Tag Archives: service

Favorite fan going-away gifts, redeployment mementos

By Tech. Sgt. Steve Grever
Air Force Public Affairs Agency

FB-post-giftsLast month, we asked you to share your most unforgettable going-away gifts or redeployment mementos, and you came through in grand fashion. We received more than 200 comments on our Facebook page with people sharing everything from plaques and retirement shadow boxes to custom, handmade keepsakes. Each item tells a unique story that connects an Airman with their flight, squadron, base and Air Force heritage. These particular gifts caught our eye. Do any of them spark a memory from your own military career?

Continue reading Favorite fan going-away gifts, redeployment mementos

Carrying the flag

By Airman 1st Class Jonathan Bass
20th Fighter Wing Public Affairs

Imagine more than 73,000 people cheering at the top of their lungs, clapping and whistling as five blocks of red, white and blue are stretched across a pristine field by service members dressed in their best.

Then, silence as the Parris Island Marine Band, assigned aboard Marine Corps Recruit Depot Parris Island in South Carolina, plays the Star Spangled Banner.

The haunting melody echoes through the stadium; elation erupts from the stands as the final notes are played and a C-130 Hercules from the 145th Airlift Wing, North Carolina Air National Guard, soars overhead. Old Glory is folded, and put into storage for another day.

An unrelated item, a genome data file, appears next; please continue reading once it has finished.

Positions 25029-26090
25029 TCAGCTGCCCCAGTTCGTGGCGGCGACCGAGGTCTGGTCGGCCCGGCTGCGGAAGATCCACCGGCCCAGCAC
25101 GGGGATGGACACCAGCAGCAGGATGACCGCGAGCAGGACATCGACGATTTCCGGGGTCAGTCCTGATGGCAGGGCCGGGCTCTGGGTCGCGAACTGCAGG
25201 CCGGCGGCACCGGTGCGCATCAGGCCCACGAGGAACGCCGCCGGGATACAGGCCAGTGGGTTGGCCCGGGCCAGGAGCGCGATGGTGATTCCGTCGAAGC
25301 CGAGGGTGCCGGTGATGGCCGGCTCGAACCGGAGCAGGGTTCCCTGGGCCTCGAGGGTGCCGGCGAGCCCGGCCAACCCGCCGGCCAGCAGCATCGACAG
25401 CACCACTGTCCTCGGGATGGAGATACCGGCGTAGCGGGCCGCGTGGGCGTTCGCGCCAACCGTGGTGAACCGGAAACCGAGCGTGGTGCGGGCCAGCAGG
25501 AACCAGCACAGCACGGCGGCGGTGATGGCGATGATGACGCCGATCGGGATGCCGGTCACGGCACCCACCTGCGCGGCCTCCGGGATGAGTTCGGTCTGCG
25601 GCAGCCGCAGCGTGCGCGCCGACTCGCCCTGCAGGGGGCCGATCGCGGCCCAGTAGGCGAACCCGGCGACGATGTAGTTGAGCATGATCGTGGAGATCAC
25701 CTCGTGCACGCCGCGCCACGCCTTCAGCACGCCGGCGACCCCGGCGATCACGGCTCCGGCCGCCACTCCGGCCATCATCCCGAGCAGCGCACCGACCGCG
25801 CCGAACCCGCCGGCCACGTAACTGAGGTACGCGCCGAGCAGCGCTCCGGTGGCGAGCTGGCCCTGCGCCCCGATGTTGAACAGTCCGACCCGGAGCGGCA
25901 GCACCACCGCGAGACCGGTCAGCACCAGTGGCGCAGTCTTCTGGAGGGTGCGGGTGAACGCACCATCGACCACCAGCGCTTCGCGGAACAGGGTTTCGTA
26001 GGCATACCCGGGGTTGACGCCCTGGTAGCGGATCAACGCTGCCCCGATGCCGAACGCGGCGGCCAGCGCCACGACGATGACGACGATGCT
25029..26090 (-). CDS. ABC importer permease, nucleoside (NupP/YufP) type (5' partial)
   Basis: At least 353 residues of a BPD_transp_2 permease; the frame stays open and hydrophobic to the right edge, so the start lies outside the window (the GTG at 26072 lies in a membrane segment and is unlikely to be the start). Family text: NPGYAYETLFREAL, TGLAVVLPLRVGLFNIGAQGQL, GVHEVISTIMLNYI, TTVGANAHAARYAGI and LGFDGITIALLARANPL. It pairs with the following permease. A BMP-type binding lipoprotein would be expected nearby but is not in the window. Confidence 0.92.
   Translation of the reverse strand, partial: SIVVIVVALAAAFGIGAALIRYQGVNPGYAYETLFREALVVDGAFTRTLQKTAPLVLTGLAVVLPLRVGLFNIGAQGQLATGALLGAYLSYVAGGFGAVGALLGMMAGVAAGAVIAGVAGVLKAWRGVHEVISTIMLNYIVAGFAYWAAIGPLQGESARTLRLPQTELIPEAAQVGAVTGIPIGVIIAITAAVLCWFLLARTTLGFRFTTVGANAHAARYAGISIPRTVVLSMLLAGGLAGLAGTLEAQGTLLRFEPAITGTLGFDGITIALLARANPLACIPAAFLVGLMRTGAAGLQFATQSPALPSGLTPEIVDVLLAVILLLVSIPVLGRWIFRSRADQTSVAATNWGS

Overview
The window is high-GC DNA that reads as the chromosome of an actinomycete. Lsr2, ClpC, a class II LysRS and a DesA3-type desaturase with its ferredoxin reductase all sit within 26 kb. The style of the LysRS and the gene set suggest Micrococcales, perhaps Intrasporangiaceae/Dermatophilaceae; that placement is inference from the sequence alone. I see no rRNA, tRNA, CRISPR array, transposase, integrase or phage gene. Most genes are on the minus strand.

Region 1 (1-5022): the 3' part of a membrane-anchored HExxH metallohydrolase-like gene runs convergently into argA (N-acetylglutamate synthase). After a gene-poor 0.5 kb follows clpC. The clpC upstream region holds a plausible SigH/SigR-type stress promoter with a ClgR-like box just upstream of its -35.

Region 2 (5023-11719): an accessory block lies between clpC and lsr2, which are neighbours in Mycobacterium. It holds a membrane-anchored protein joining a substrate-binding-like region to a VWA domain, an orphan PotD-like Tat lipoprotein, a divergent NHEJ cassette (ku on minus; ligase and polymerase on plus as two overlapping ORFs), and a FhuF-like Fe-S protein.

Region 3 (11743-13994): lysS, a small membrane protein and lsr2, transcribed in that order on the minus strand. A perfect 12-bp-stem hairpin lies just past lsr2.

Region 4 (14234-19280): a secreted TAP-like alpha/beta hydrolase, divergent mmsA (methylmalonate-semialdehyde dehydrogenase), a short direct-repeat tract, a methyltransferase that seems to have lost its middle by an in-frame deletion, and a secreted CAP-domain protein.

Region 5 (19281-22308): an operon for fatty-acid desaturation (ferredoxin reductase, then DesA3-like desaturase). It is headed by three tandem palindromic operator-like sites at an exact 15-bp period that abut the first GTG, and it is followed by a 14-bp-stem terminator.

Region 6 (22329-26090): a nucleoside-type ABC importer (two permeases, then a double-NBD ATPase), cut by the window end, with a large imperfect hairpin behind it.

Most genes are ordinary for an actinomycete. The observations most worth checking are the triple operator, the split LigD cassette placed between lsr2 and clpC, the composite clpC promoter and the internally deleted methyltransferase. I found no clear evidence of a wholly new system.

Continue reading Carrying the flag

Why do you serve?

by Chief Master Sgt. Marc Schoellkopf
319th Medical Group

As Airmen, we all serve. From the airman basic to the chief of staff, we all serve. Our government civilians serve. Our spouses and children serve. We are part of the Air Force family, which exists solely to protect our great nation and all of its citizens.


We protect our citizens’ freedom of speech, the right to criticize our actions, and the right to question the government policies which we follow as required through our chain of command. We are in the business of public service, and it is never about us.

Why do I serve? My answer has changed over the years, like I’m sure it has for many of you. I don’t see the world the same way as I did as an airman basic. My needs, beliefs, and values have changed and grown with the experiences and opportunities that our Air Force has provided for me.

Nonetheless, it is a very important question that I have spent countless hours debating at each and every reenlistment. In order to reenlist, I had to provide myself with a positive response to two very fundamental questions: 1) Do I still enjoy what I do? and 2) Am I still contributing?

If the answer to either question had been a “no,” then it would have been time to seek employment elsewhere. The first question has usually been easy to answer; the latter is a little more difficult and takes some self-reflection and taking into account honest feedback from subordinates, peers and supervisors.

During my chief master sergeant orientation, I vividly remember some of my peers being taken aback when then Chief Master Sgt. James Cody, Air Education and Training Command’s Command Chief, said: “We are the Air Force… not a job corps.” As the discussion continued, more and more of them started buying into this philosophy and realigned themselves to the “right side of the issue.” Backstories on why we don’t meet standards are usually interesting… but they are always irrelevant! As supervisors, once we remove our emotions we can look at issues objectively and stop treating good workers as good Airmen. Our Core Values separate the two.

I have caught myself plagiarizing the aforementioned quote several times. I have used it to illustrate my belief that professional duties take precedence over personal desires.